Finances point to reasons for search battle

22 July 2005 Search engine maker Google continues to show increasing profitability as it continues to attract a significant proportion of online advertising revenues. But that revenue stream is under threat, not least from software titan Microsoft.


For the quarter ending 30 June 2005, Google reported profits of $342.8 million on revenues of 1.348 billion. That compares to profits of $79.1 million on revenues of $700.2 million in the same quarter a year previously.

Since its flotation Google has posted a series of stellar results and claims that it is growing its market share in an otherwise sluggish online advertising market.

But Google’s success has attracted interest from competitors, keen to take away the advertising spend, and undermine Google.

One of its chief competitors is software giant Microsoft. It too recently reported a set of financial results. For its fourth quarter ending 30 June 2005, it posted profits of $3.70 billion on revenues of $10.16 billion. For its full year, it recorded profits of $12.25 billion on revenues of $39.79 billion.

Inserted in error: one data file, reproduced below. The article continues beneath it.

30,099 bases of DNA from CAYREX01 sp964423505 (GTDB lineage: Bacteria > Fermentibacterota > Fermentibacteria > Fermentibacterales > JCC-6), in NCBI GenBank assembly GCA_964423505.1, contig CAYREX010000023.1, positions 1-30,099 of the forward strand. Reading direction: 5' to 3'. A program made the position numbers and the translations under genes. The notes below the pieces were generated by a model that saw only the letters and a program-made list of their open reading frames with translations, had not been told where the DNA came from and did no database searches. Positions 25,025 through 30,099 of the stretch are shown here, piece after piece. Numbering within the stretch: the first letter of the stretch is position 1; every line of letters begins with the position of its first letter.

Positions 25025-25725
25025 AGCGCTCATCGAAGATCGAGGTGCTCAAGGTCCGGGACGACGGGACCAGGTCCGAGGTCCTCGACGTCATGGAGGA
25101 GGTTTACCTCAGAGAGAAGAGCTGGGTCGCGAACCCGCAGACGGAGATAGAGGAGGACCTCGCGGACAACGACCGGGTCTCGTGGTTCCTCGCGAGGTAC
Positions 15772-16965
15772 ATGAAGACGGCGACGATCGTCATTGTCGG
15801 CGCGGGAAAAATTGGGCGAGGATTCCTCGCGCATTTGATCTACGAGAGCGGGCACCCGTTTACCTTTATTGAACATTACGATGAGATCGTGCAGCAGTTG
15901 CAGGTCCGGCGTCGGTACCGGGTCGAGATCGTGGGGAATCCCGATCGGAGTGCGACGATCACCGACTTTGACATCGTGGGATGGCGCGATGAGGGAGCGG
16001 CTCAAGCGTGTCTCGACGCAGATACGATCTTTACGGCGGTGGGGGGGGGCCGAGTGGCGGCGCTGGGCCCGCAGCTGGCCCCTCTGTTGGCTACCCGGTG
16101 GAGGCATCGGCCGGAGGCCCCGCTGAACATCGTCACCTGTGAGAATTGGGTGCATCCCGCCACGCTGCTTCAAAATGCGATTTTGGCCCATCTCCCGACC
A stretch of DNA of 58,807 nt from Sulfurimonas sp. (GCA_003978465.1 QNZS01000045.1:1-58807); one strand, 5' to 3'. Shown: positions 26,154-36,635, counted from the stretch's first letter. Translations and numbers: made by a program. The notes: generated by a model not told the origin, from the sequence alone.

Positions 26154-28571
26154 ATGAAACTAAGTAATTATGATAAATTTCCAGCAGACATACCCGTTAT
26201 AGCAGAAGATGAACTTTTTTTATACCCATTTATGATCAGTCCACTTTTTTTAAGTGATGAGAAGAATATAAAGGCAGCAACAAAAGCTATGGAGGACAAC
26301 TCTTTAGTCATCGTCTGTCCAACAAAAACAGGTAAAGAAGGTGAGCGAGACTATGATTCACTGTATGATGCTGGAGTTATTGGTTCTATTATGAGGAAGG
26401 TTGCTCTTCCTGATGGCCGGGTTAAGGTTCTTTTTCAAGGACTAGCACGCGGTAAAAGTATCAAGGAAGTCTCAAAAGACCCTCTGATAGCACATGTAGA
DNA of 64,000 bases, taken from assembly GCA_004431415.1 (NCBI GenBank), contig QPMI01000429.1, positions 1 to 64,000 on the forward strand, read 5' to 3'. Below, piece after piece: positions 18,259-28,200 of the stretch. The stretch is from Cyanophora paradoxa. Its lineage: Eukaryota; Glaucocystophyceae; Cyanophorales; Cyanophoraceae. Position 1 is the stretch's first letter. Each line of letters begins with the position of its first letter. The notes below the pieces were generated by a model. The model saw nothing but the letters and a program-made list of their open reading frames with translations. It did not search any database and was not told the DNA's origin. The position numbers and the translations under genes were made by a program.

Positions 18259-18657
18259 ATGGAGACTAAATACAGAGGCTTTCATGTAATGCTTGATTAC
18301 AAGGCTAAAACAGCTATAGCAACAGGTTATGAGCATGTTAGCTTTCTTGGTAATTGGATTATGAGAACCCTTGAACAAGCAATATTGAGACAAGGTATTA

Microsoft’s results show that it continues to be a hugely profitable business. However, one of its core strengths, its Office line of productivity software, delivered little growth: year-on-year revenues were almost flat.

Executives at Microsoft are aware that there is little room for growth in its Office line, and have been looking at new sources of income. One of these is its online division, MSN. And Microsoft has identified the need of a strong search engine to underpin its online presence.

So while Microsoft’s revenues currently dwarf those of Google, the search engine company could find its revenues under increasing pressure.

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Ben Rossi

Ben was Vitesse Media's editorial director, leading content creation and editorial strategy across all Vitesse products, including its market-leading B2B and consumer magazines, websites, research and...

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